She managed accounts at Madison Avenue creative agencies, led marketing for Dell Inc.’s North America Consumer and Small Business organization, and now oversees consumer brand advertising, customer acquisition and retention, SEO, public relations, internal communications, business-to-business marketing and CRM for the online savings destination—which, by the way, is a pointed and important departure from its former online coupon site positioning, implemented under her watch. Marissa Tarleton has at her disposal a surplus of data and measurement tools, which she uses to “test and innovate,” and she has brought content creation and creative design completely in-house.
Kevin Thompson (Courtesy of the subject)
Kevin Thompson, CMO, Sotheby’s International Realty
Once a New York City public school teacher, the owner of a men’s specialty clothing store, and having worked for iconic luxury retail brands Gucci and Barney’s New York, Kevin Thompson has an eclectic background for a CMO. But it is that experience that informs his role now, working to honor the legacy of the storied Sotheby’s brand and auction house even as he seeks to modernize for a new generation of consumers and sales associates. He’s driven to continually create “firsts,” such as the release of an augmented-reality app and a first-of-its-kind partnership with Dow Jones Media Group to create a custom-publishing solution for its affiliates. In 2017, Sotheby’s International Realty-affiliated brokers and sales professionals achieved approximately $108 billion in global sales volume, the highest annual sales volume performance in the history of the brand.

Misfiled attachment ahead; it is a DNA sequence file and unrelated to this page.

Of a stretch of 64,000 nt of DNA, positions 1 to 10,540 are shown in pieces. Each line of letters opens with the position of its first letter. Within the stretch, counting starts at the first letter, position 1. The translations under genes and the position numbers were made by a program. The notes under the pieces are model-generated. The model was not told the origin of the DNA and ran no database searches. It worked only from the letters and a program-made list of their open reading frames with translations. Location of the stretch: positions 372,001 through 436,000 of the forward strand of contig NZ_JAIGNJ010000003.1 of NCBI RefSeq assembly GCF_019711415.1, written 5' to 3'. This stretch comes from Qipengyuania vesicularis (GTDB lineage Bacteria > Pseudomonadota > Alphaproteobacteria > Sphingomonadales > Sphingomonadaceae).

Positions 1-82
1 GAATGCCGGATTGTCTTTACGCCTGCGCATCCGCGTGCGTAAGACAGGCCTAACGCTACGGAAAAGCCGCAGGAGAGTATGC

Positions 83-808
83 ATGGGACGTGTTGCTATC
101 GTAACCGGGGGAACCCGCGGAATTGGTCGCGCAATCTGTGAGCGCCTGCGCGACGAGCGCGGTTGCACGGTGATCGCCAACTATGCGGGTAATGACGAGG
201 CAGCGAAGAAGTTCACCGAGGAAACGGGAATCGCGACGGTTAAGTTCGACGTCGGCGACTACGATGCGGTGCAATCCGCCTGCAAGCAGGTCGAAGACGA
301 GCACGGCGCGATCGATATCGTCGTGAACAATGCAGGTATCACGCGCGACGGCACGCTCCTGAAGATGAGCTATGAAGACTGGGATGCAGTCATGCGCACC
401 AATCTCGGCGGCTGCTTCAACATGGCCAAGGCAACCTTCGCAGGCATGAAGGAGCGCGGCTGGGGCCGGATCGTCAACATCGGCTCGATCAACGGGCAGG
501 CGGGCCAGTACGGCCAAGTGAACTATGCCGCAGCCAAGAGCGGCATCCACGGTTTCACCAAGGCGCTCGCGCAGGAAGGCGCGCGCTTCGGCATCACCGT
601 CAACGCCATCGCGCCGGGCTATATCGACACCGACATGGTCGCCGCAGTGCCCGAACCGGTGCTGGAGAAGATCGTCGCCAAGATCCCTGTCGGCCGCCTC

Amanda Tolleson ( Courtesy of the subject)
Amanda Tolleson, chief customer officer, Birchbox
Amanda Tolleson’s first job—at a creative consultancy—illuminated the connection between brand-building and her degree in psychology. Both realms take into account motivations, lasting relationships and purpose. Topping that research with a Harvard University M.B.A. and experience in consumer insights, the new mom was poised to put such science toward the marketing strategy of her fourth employer, Birchbox, in 2016. As CMO of the cosmetic sample subscription service, she defined and championed Birchbox’s target subscriber—now numbering 1 million—and segued into the startup’s new No. 2 position, chief customer officer.
Tara Tresender (Courtesy of the subject)
Dara Treseder, CMO, GE Ventures and GE Business Innovations